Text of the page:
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Spanish Shilling

Some stories and experiences after a lifetime spent in Spain

Dere's a Rat in Me Kitchen
Monday, March 4, 2024 @ 11:16 AM

There’s a major bookshop in our local city, and I’ve dropped by there a few times – either to buy a novel in Spanish (which I can read, if sometimes a bit slowly), or one in English from their foreign-language nook downstairs. Three or four shelves in English, plus a few books scattered in there in German – hey, it’s all foreign, right?

The spines on Spanish books are always printed upside-down which means that the usual book-stocker employee, unaware that this peculiar custom has yet to emigrate beyond the Pyrenees, will put the English (and German) books on the shelf the wrong-side-up so as to match the other shelves upstairs. Then along comes a Brit and pulls a few out to scope the back-cover and before you know it, the foreign books are higgledy-piggledy, which means, when I come along for a spot of browsing, I have to throw my head from one side to the other, wrenching my neck, to glom the offers on display.

At twelve euros a pop or maybe more, they ain’t cheap, neither.

So, in the Brit community fifty miles to the north, there’s a few charity shops that sell books.

The Brits will volunteer to run these shops, collecting funds for some Noble Cause (dogs and cats, usually – they haven’t yet run to helping the Palestinians).

The charity shops work on stuff being brought around and kindly donated.

Often after a local funeral.

Books are considered as a filler, I suppose, as they are usually sold at six for a shilling. Which is fine by me. See the difference here? One book at twelve euros in the city, versus seventy two charity books in guiriville for the same price. I mean, if I get half-way through and decide that it’s tripe, then I’m down by fifteen cents.

So the other night, I am lying in bed in the place I’m looking after, a country-home. Nice, very quiet, lots of trees and birdies. Reading some rubbish about a pretty detective who rides a Ducati through the worst streets of Washington (I do love to travel), I was interrupted by a large rat galloping across the bed and disappearing under the wardrobe.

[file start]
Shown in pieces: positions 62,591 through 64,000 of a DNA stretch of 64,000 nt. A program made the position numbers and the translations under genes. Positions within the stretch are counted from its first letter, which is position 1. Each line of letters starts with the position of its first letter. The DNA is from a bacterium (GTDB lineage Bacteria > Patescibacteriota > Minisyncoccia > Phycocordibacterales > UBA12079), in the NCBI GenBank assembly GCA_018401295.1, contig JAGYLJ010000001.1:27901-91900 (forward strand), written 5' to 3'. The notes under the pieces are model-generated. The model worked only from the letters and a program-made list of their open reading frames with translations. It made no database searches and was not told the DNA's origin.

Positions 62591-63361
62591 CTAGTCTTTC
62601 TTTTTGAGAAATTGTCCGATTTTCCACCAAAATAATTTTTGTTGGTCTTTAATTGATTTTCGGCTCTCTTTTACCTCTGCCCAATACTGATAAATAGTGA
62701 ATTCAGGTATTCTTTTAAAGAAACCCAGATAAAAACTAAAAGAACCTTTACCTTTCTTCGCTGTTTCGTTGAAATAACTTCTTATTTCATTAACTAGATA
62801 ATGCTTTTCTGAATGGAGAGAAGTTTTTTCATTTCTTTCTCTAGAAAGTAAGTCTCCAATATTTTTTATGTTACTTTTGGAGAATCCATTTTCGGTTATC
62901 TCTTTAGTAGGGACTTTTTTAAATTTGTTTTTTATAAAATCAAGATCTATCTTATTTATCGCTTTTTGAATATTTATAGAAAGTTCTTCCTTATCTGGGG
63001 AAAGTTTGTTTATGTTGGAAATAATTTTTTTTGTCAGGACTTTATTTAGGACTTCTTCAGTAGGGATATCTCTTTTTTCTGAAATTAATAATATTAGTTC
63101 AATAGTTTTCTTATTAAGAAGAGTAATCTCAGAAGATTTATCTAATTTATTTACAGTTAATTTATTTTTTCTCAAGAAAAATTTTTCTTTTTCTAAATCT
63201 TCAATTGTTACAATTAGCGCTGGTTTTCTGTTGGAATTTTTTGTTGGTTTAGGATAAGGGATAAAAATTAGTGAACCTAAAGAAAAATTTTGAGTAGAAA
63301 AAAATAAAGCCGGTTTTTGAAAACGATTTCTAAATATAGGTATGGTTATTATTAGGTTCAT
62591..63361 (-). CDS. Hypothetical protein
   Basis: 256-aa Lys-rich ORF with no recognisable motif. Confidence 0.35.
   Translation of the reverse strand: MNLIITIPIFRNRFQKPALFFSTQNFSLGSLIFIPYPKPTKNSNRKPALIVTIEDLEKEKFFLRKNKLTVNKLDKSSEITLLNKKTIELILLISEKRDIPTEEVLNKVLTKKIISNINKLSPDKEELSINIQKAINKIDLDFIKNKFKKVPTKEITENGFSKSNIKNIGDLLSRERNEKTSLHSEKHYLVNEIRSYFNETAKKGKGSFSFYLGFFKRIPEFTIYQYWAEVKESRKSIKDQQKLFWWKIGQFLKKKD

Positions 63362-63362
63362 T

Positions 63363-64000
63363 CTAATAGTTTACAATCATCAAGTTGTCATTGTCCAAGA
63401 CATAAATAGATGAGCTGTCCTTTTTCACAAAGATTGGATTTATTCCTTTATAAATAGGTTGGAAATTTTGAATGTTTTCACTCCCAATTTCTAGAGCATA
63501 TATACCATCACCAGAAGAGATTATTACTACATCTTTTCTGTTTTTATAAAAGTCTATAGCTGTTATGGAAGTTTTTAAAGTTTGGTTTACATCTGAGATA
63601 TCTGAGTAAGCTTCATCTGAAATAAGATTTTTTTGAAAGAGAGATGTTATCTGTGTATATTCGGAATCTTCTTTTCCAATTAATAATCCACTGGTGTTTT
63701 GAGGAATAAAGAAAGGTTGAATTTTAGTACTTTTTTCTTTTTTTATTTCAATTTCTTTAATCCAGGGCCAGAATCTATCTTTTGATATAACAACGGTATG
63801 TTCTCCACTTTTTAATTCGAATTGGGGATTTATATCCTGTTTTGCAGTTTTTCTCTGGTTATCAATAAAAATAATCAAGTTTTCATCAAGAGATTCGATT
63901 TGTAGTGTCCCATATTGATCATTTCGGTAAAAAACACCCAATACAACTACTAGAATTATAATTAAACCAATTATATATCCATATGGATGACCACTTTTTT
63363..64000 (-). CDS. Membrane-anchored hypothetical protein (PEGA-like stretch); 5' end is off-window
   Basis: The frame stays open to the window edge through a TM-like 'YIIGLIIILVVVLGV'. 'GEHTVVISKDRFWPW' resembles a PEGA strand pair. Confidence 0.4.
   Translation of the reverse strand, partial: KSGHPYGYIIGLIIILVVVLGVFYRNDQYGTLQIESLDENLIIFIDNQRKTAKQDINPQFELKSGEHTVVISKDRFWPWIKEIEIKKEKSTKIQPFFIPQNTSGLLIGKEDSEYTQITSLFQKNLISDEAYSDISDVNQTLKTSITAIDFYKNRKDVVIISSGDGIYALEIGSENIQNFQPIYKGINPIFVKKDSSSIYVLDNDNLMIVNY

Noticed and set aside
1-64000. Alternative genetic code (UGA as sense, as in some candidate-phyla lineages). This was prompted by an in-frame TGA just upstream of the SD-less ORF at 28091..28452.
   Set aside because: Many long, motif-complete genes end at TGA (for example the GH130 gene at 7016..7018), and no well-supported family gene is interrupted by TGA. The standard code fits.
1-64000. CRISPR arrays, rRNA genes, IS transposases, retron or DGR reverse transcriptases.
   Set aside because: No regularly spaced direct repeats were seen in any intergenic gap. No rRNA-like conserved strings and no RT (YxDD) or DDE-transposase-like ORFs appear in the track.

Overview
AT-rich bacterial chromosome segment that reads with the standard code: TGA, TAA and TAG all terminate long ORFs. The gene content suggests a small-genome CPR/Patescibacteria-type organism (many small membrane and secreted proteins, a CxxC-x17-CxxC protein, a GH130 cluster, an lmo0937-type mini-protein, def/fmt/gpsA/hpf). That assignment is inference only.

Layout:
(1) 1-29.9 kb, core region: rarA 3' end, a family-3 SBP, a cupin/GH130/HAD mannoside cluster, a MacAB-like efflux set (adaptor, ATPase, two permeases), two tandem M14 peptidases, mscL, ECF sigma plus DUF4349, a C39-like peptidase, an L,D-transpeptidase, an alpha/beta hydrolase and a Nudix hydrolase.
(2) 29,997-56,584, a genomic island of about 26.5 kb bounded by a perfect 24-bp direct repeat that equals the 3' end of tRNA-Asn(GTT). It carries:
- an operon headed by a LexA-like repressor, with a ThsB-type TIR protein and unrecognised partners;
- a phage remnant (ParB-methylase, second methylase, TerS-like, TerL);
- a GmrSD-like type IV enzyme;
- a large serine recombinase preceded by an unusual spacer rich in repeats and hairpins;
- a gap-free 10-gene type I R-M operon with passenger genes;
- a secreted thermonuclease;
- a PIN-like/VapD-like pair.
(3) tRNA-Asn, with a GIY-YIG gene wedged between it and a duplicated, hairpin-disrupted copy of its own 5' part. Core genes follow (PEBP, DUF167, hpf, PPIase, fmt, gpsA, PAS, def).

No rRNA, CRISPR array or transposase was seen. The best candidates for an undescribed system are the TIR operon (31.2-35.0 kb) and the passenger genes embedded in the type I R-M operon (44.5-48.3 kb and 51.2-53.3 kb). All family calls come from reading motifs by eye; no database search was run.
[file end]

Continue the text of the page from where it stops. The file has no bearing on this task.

So the next day, I went to buy some poison. A box with a dozen blue cubes of some dreadful stuff that disagrees with rats and I leave one on the kitchen counter, and returned to my detective, now in bed with her lawyer.

The next day, the poison had gone. But, you know, judging by some evidence in the fruit bowl, the rat hadn’t.

Or maybe there were two rats. I put another cube out.

The following day, the second cube had gone, but someone had got into the rice crispies.

I put out a third cube, put everything edible in a steel case with a combination lock, and returned to my pile of books.

And so, Best Beloved, every day and until the box was empty, the daily poison has been taken away from its place in the kitchen. Seems I either had a very strong rat on my hands, or I was doing the Devil’s Work and killing the babies living in some hitherto undiscovered hole.

I found one possible lair under the wardrobe and wedged the detective and her motorbike in it. It was about time she did something useful.

Today, a friend gave me a humane rat-trap. You leave a chunk of cheese within, the trapdoor goes *clunk* and you take him outside and toss him out in the campo a few kilometres from home. That’s the theory, anyhow.

I also bought a box of strychnine this morning, just in case

Like 3


lesleyfb said:
Monday, March 11, 2024 @ 2:22 PM

Oh no. I wouldn't have been able to go to sleep knowing a rat was in the room. If I did fall asleep I bet I'd have ratty nightmares!

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